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Obesity and Nonalcoholic Fatty Liver Disease

This study has been completed.
Sponsor:
ClinicalTrials.gov Identifier:
NCT00262964
First Posted: December 7, 2005
Last Update Posted: July 7, 2010
The safety and scientific validity of this study is the responsibility of the study sponsor and investigators. Listing a study does not mean it has been evaluated by the U.S. Federal Government. Read our disclaimer for details.
Collaborator:
National Institute of Diabetes and Digestive and Kidney Diseases (NIDDK)
Information provided by:
Washington University School of Medicine
  Purpose

The primary goal of this study is to provide a better understanding of: 1) the pathogenesis and pathophysiology of non-alcoholic fatty liver disease (NAFLD) in obese subjects, and 2) the effect of marked weight loss on the histologic and metabolic abnormalities associated with NAFLD. The following hypotheses will be tested:

  1. obesity causes hepatic fat accumulation because of excessive fatty acid release from fat tissue and increased free fatty acid availability,
  2. increased hepatic (liver) fat content causes insulin-resistant glucose (sugar) production by the liver and altered liver protein synthesis,
  3. increased hepatic fat content causes increased lipid (fat) peroxidation, hepatic inflammation, necrosis and fibrosis, and
  4. marked weight loss improves NAFLD once patients are weight stable.

Condition Intervention
Non-Alcoholic Fatty Liver Disease Drug: Niacin Drug: fenofibrate Drug: placebo

Study Type: Interventional
Study Design: Allocation: Randomized
Intervention Model: Factorial Assignment
Masking: Single (Participant)
Primary Purpose: Treatment
Official Title: Obesity and Nonalcoholic Fatty Liver Disease

Resource links provided by NLM:


Further study details as provided by Washington University School of Medicine:

Primary Outcome Measures:
  • Hepatic Insulin Sensitivity Index (HISI) [ Time Frame: baseline cross-sectional data ]
    Hepatic insulin sensitivity, assessed as a function of glucose production rate and plasma insulin concentration. The Hepatic Insulin Sensitivity Index(HISI) is the reciprocal of glucose rate of appearance [10000/(μmol/min)] multiplied by insulin concentration[mU/L]. The 10000 in the formula is a conventional adjustment so that insulin sensitivity measures are more readable. As yet there is no normal range for HISI, since is a surrogate marker for hepatic insulin sensitivity that has not yet been validated.

  • Percent Increase in Skeletal Muscle Insulin Sensitivity During Insulin Infusion. [ Time Frame: baseline cross-sectional data pre and post nine hour euglycemic clamp ]
    A precise measure of the ability of insulin to stimulate glucose uptake by skeletal muscle. Skeletal muscle insulin sensitivity, measured as the increase from baseline in skeletal muscle glucose uptake during insulin infusion(percentage)as part of a nine hour euglycemic hyperinsulinemic clamp study.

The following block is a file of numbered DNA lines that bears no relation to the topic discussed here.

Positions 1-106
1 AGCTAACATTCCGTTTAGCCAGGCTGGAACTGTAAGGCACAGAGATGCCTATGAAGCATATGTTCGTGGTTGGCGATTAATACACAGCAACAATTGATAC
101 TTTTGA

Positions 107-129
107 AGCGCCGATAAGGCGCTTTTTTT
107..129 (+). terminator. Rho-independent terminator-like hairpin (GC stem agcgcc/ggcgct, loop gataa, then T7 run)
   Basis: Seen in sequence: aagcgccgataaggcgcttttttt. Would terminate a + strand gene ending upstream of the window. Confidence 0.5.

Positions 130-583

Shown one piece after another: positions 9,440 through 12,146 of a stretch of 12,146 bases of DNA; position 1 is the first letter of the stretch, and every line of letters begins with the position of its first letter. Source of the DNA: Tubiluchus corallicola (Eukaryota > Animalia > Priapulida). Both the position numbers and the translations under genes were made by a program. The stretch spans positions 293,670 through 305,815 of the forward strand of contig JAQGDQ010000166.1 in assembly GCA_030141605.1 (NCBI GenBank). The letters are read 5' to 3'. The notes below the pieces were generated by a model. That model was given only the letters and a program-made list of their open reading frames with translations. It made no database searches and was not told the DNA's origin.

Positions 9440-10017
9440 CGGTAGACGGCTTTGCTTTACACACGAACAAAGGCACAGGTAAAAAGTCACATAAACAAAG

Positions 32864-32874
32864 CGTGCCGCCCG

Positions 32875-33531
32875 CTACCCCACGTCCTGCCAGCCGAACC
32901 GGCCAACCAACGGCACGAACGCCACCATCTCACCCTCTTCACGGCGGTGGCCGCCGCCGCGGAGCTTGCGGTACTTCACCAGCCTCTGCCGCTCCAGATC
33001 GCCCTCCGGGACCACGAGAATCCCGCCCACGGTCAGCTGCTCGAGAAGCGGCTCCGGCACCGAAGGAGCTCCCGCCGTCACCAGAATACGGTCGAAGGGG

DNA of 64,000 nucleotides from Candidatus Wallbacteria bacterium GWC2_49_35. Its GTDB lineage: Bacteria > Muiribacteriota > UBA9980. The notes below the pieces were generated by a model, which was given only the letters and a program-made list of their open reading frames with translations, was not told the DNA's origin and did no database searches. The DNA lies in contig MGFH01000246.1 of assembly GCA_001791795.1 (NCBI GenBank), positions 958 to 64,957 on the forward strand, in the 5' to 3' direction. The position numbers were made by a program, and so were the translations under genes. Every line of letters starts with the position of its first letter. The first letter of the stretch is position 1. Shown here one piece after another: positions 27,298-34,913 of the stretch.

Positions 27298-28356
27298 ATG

• Adipose Tissue Insulin Sensitivity [ Time Frame: baseline cross-sectional data pre and post nine hour euglycemic clamp ]
    The ability of insulin to suppress the release of fatty acids from adipose tissue: Adipose tissue insulin sensitivity, measured as the suppression from baseline of free fatty acid release from adipose tissue (lipolysis) during insulin infusion as part of a nine hour euglycemic hyperinsulinemic clamp study.

  • Hepatic Fat Content for Fenofibrate and Niacin Groups [ Time Frame: baseline to post intervention: 8 weeks (fenofibrate), 16 weeks (niacin) ]
    Hepatic fat content as measured by magnetic resonance spectroscopy. A PRESS sequence was used. The results from three 10 cubic centimeter voxels positioned within the liver were averaged. The measure is a ratio of triglyceride signal to total signal.

  • Adipose Tissue Insulin Sensitivity in Fenofibrate and Niacin Groups [ Time Frame: baseline to post intervention: 8 weeks (fenofibrate), 16 weeks (niacin) ]
    The baseline and post-treatment measures of adipose tissue insulin sensitivity (ATIS) were compared. ATIS at both timepoints is the suppression from fasting levels of free fatty acid release from adipose tissue (lipolysis) during an insulin infusion as part of a euglycemic clamp study. It is the percent decrease from time zero to the end of the nine hour euglycemic hyperinsulinemic clamp

  • Change From Baseline in Skeletal Muscle Insulin Sensitivity [ Time Frame: baseline to end of treatment: 8 weeks (fenofibrate), 16 weeks (niacin) ]
    Changes in skeletal muscle insulin sensitivity (SMIS). SMIS was measured as the increase in skeletal muscle glucose uptake from time zero to the end of a nine hour euglycemic clamp and insulin infusion study. This increase is the percentage change from time zero to end of insulin infusion at nine hours.

  • Change From Baseline in Hepatic Insulin Sensitivity Index [ Time Frame: baseline to end of treatment: 8 weeks (fenofibrate), 16 weeks (niacin) ]
    Hepatic insulin sensitivity, assessed as a function of glucose production rate and plasma insulin concentration. The Hepatic Insulin Sensitivity Index (HISI) is measured as the reciprocal of glucose rate of appearance [10000/(μmol/min)] multiplied by insulin concentration[mU/L]. The 10000 in the formula is a conventional adjustment so that insulin sensitivity measures are more readable. As yet there is no normal range for HISI, since is a surrogate marker for hepatic insulin sensitivity that has not yet been validated.


Secondary Outcome Measures:
  • Very Low Density Lipoprotein - Triglyceride Production Rate [ Time Frame: baseline cross-sectional data ]
    Very low density lipoprotein triglyceride (VLDL-TG) production rate, a measure of hepatic secretion of VLDL-triglyceride per liter of plasma per minute (μmol/L/min).

  • Change From Baseline in Very Low Density Lipoprotein Apolipoprotein B Production Rate [ Time Frame: baseline to post intervention: 8 weeks (fenofibrate), 16 weeks (niacin) ]